The element nickel is named after the devil. "Nickel" is an anglicized version of "kupfernickel," which is German for "Old Nick's copper." Old Nick is an archaic German term for Satan.
Before nickel was discovered by science in the 18th century, the metal was frequently encountered by copper miners digging for ore. These mostly German miners found large masses of what looked like copper ore in the mine. The teams went through great efforts to extract the ore, only to find that they couldn't smelt it properly. When the miners tried to smelt what they thought was copper, they ended up with nothing but a puddle of slag. Thinking that the devil was playing tricks on them to waste their time, the miners came to call the deceitful metal "devil's copper."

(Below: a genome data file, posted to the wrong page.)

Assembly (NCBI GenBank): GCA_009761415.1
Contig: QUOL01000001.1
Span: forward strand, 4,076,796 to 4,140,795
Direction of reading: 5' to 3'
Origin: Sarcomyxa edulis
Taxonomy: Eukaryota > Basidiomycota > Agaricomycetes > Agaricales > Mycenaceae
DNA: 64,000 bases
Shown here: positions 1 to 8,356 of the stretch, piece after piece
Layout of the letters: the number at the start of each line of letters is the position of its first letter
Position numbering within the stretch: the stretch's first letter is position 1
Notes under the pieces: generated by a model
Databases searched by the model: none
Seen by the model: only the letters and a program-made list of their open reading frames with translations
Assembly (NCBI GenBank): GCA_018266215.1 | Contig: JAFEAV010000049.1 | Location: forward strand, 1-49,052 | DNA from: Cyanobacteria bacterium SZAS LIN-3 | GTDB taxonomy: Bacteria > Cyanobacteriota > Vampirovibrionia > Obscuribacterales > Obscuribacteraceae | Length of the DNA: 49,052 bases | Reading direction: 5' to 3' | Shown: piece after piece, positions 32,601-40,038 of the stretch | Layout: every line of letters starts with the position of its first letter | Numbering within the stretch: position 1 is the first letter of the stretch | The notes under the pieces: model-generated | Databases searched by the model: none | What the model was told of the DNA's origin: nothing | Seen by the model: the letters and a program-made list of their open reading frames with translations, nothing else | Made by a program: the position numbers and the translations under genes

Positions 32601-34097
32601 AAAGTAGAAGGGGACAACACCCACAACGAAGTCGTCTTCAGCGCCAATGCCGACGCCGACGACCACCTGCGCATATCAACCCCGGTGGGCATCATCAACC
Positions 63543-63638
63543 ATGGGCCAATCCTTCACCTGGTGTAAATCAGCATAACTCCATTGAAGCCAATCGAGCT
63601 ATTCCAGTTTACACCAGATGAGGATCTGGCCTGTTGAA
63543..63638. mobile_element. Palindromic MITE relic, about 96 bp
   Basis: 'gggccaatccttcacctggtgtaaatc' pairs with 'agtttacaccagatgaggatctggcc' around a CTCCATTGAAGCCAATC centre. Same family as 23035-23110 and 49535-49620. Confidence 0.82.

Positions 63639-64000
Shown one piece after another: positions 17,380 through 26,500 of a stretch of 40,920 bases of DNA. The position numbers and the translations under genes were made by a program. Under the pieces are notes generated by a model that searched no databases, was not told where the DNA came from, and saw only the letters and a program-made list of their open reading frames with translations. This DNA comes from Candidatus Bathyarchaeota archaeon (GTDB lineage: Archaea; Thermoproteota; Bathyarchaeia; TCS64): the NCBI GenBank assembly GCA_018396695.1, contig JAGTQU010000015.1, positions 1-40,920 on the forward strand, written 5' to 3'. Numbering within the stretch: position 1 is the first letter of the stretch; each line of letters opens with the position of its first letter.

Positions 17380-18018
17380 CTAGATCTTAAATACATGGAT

Nickel has since been found to have countless industrial applications. It is a useful metal to alloy with iron and cadmium to produce certain varieties of stainless steel, for example. It is also highly valued for its use in consumer electronics. Combined with cadmium, nickel is an indispensable component of the lightweight rechargeable batteries used in phones and portable computers. A kilogram of nickel can produce 300 kilometers of wire.